Category Archives: Air Pollution

Town Centre Renewal

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Eco Sutton has been working with others to help kick-start new ideas to renew and revitalise the Royal Town Centre (RTC).

In the Parade a new street-level Library would serve as a Community Hub. Close-by a new Market Hub would act as food court drawing people into the revitalised RTC. Both would occupy vacated deep plan retail stores no longer commercially viable, and provide space for cultural and artistic activities: music, pop up stalls / cinemas, art exhibitions etc

Residents from new housing would increase footfall and 24/7 vitality. The age demographic would shift downwards. Cycling and pedestrian provision would be substantially improved linked to the revitalised transport / HS2 link and strengthened networks. In line with other major cities other than for special needs RTC housing wouldn’t include resident’s car parking.

The Passenger Interchange would encircle the now more accessible “fortress” of the TC with the shelters and stands at the top of the Parade closest to the Station using land acquired by the double loop roads and widened Mill Street but with additional stops and standings (as needed) around the Loop. The bus stands would adjoin a now enlarged and more attractive Town Square. This innovative approach to the design of the interchange would minimise and more easily disperse vehicle-borne pollution resulting in a cleaner and healthier Town.

The overall Project Objectives are to avoid a fragmented Langley – and then apply the impact of the Suburban Urban Extensions (SUEs) as a positive lever for change to knit the revitalised community into a regenerated and sustainable RTC. The consequence of linking the fortunes of Langley to RTC is compelling as if the RTC declines then the dislocation of Langley becomes more likely which in planning terms would be a huge failure for the WM.

The result is that Langley becomes a truly SUSTAINABLE urban extension and integral part of the Royal Town through its impact in securing the revitalisation of the RTC.

Community Planning Initiatives / Langley Fully Electric Park & Ride

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A key part of the Eco Sutton response to Birmingham City Council’s Supplementary Planning Document (SPD) for the Langley Development was the provision of a green Park and Ride Facility. Eco Sutton’s vision is for fully electric shuttles to run from Langley via a new passenger station on the Sutton Park Railway Line in Walmley and then onto the Town Centre.

There would be two major benefits:

1. Avoiding a dislocated Langley and instead ensuring it was connected by green public transport to the Sutton Town Centre.

2. Avoiding the pollution and congestion of additional traffic on the already congested highways and instead providing clean non-polluting electric vehicles.

Community Planning Initiatives: Reclaiming the Highway

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Eco Sutton is campaigning for streets that belong to all users not just drivers. For example: through properly designed and managed crossings that cater for all ages and abilities, and with 20 mph speed limits to residential and community areas because being hit by a vehicle at 20 mph means you will probably survive but at over 30 mph it means you may not. So 20 mph streets are miles safer!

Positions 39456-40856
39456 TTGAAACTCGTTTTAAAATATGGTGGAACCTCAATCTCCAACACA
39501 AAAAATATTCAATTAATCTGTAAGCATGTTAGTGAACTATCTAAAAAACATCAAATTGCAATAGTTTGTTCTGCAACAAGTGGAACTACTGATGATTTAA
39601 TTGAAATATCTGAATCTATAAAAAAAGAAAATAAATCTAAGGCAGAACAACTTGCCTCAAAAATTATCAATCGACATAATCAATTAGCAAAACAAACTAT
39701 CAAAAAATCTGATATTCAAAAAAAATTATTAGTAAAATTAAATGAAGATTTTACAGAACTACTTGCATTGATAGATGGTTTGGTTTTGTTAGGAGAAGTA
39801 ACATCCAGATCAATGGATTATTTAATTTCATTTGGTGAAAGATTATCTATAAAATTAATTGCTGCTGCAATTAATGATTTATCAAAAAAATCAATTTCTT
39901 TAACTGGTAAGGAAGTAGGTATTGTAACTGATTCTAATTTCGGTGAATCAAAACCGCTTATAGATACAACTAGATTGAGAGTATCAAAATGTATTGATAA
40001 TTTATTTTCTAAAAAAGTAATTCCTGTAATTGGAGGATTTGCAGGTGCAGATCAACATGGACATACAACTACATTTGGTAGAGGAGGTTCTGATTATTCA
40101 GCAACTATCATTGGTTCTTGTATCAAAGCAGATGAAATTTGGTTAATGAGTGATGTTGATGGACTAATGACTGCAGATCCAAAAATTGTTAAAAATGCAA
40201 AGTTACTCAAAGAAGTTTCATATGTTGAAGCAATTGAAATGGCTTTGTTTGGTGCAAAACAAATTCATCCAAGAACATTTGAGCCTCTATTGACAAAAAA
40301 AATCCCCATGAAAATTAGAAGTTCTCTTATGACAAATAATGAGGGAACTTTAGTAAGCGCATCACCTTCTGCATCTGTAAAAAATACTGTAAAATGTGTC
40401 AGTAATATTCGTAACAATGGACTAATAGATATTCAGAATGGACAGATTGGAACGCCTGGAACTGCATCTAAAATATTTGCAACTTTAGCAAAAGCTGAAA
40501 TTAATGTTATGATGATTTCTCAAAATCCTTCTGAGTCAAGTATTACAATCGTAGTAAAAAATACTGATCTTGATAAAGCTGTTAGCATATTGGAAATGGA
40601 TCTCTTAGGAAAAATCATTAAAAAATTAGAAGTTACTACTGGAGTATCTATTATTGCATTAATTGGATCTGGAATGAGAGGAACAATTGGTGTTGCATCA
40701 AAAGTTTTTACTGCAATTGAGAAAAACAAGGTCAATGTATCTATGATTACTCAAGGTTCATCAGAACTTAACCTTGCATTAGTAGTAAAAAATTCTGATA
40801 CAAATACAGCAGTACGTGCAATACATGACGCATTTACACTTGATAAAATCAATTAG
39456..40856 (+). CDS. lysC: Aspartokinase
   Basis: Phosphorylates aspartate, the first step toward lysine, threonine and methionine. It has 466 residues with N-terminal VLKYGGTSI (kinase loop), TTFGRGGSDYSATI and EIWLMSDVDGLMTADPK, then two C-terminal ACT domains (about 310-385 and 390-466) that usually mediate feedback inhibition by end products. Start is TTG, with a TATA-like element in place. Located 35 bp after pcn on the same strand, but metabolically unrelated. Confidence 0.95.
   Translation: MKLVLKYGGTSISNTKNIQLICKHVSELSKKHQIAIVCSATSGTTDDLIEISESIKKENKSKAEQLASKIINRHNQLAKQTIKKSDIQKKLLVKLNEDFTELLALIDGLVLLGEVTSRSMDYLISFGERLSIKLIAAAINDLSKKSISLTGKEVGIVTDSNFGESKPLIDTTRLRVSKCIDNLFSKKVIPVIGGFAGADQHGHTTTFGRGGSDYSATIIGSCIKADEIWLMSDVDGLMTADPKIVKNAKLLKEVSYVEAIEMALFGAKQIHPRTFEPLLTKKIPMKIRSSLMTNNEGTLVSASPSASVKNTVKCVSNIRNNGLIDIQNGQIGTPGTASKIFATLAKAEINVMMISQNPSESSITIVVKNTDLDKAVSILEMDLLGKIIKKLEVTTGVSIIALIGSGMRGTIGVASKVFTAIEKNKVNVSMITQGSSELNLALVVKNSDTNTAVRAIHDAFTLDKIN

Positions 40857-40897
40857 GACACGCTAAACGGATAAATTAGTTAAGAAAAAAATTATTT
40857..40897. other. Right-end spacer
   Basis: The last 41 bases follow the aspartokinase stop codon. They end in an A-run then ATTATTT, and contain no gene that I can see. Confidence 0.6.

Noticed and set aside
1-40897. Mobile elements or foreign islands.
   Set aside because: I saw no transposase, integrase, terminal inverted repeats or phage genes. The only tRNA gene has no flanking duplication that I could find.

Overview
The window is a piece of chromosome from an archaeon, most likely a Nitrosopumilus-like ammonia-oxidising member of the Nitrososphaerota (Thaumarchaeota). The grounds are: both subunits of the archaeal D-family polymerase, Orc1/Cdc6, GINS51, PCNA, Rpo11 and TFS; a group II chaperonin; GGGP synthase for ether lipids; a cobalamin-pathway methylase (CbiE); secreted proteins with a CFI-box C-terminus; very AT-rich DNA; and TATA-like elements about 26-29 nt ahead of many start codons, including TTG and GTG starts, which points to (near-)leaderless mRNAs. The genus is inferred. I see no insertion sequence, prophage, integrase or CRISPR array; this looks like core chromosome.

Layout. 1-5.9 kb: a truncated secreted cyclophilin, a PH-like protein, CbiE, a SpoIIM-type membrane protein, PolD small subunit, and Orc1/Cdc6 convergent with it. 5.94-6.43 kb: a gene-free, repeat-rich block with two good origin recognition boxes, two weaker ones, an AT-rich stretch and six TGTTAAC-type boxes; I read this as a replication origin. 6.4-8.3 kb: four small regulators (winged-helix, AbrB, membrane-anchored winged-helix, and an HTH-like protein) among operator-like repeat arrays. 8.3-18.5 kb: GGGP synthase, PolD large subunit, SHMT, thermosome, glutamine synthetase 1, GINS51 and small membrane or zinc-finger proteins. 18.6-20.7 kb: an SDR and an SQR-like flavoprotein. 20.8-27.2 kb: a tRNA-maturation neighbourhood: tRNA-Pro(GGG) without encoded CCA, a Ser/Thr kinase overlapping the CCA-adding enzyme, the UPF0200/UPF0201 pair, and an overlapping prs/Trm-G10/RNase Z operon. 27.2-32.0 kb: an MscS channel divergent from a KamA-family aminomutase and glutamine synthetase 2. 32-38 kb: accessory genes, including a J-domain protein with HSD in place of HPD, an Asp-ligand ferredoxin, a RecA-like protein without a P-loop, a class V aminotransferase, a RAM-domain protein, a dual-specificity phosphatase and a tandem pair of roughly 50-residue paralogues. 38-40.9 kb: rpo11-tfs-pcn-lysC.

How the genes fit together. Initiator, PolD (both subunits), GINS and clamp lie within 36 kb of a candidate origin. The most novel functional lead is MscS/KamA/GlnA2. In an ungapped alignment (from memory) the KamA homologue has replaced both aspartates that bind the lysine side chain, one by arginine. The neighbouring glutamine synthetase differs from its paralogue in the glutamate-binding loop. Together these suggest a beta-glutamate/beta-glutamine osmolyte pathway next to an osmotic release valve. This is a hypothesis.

Eco Sutton believes that by changing behaviors in favour of pedestrians and cyclists we can all share a pleasanter greener and safer place to live.

Community Planning Initiatives: Greening Future Car Use

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As part of the Reclaiming the Highways initiative Eco Sutton is championing the use of Electric Vehicles (EVs) in the Town. Eco Sutton is also working with the Town Council and Transport for West Midlands (TfWM) for EV Charging to be integrated into the proposed Transport Interchange. EVs reduce vehicle borne pollution and make the Town a cleaner and healthier place to live.

Community Planning Initiatives / Sutton LOOP Concept

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  Description of Sutton LOOP Concept

  • The concept extends the anti-clockwise contraflow for buses that already successfully operates on Queen Street and Lower Queen Street.
  • Bus doors always face towards the Town Centre Island making access and egress safe and convenient. The removal of buses from South Parade radically opens up the comprehensive regeneration of the declining RRC.
  • Four Stops on the Bus LOOP are shown. These are: (Sutton) Station, (Sutton) Park, South Parade, and Victoria Street. Brassington Avenue remains on its present highway alignment but the curves are adjusted at either end both to reduce vehicle speed and create larger pockets of pavement for the Park Stop and also to enhance the URC.
  • The secondary vehicle (non-Bus) relief-road LOOP utilised the existing Lower Reddicroft and Reddicroft highway as a one-way loop linking via a refashioned roundabout in front of the Town Hall to Anchorage Road with a returning incoming one-way route via High Street and Mill Street. An advantage being better paved connectivity between the Old and New Towns helping to revive both.
  • The different characters of the Old and New Towns are reflected in the scale and design of the two new housing developments. Station Environs reflects the traditional scale of the Conservation Area, whilst the RRC / Markets Renewal is higher rise and contemporary in appearance.
  • The combined Hotel / MSCP on Brassington features a high-level walk / cycle-way linking to an improved Station. New access and egress ramps through the new Station CP on Brassington could be shared with the Gracechurch MSCP freeing up land and simplifying vehicle flow.
  • The Bus LOOP and RRC / Markets Renewal would be developed first and together. The HS2 C&BF Bid would justify some pump priming funding of the RRC Renewal. Station Environs and Brassington stages would follow on as confidence and funding dictated.